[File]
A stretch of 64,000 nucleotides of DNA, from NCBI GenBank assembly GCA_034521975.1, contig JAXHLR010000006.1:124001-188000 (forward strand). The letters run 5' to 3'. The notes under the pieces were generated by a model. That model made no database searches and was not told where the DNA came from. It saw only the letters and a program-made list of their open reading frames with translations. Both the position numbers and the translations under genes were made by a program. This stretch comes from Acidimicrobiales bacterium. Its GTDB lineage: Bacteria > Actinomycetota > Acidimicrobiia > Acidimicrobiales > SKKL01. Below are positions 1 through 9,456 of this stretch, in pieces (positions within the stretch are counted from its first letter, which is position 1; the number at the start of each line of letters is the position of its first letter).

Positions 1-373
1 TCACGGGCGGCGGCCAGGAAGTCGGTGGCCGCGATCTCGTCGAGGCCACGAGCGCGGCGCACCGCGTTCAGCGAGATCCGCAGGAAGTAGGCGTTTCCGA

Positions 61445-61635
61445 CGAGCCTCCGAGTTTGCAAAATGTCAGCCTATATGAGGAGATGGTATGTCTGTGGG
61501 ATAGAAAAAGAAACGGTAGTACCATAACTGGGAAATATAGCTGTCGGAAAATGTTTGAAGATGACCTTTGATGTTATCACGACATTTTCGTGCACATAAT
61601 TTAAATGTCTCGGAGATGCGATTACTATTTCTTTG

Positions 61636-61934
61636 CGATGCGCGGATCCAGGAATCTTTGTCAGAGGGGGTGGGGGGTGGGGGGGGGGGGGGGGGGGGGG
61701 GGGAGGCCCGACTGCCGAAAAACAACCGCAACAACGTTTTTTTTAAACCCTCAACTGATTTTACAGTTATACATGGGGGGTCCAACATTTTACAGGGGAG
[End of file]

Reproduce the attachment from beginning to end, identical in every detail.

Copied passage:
A stretch of 64,000 nucleotides of DNA, from NCBI GenBank assembly GCA_034521975.1, contig JAXHLR010000006.1:124001-188000 (forward strand). The letters run 5' to 3'. The notes under the pieces were generated by a model. That model made no database searches and was not told where the DNA came from. It saw only the letters and a program-made list of their open reading frames with translations. Both the position numbers and the translations under genes were made by a program. This stretch comes from Acidimicrobiales bacterium. Its GTDB lineage: Bacteria > Actinomycetota > Acidimicrobiia > Acidimicrobiales > SKKL01. Below are positions 1 through 9,456 of this stretch, in pieces (positions within the stretch are counted from its first letter, which is position 1; the number at the start of each line of letters is the position of its first letter).

Positions 1-373
1 TCACGGGCGGCGGCCAGGAAGTCGGTGGCCGCGATCTCGTCGAGGCCACGAGCGCGGCGCACCGCGTTCAGCGAGATCCGCAGGAAGTAGGCGTTTCCGA

Positions 61445-61635
61445 CGAGCCTCCGAGTTTGCAAAATGTCAGCCTATATGAGGAGATGGTATGTCTGTGGG
61501 ATAGAAAAAGAAACGGTAGTACCATAACTGGGAAATATAGCTGTCGGAAAATGTTTGAAGATGACCTTTGATGTTATCACGACATTTTCGTGCACATAAT
61601 TTAAATGTCTCGGAGATGCGATTACTATTTCTTTG

Positions 61636-61934
61636 CGATGCGCGGATCCAGGAATCTTTGTCAGAGGGGGTGGGGGGTGGGGGGGGGGGGGGGGGGGGGG
61701 GGGAGGCCCGACTGCCGAAAAACAACCGCAACAACGTTTTTTTTAAACCCTCAACTGATTTTACAGTTATACATGGGGGGTCCAACATTTTACAGGGGAG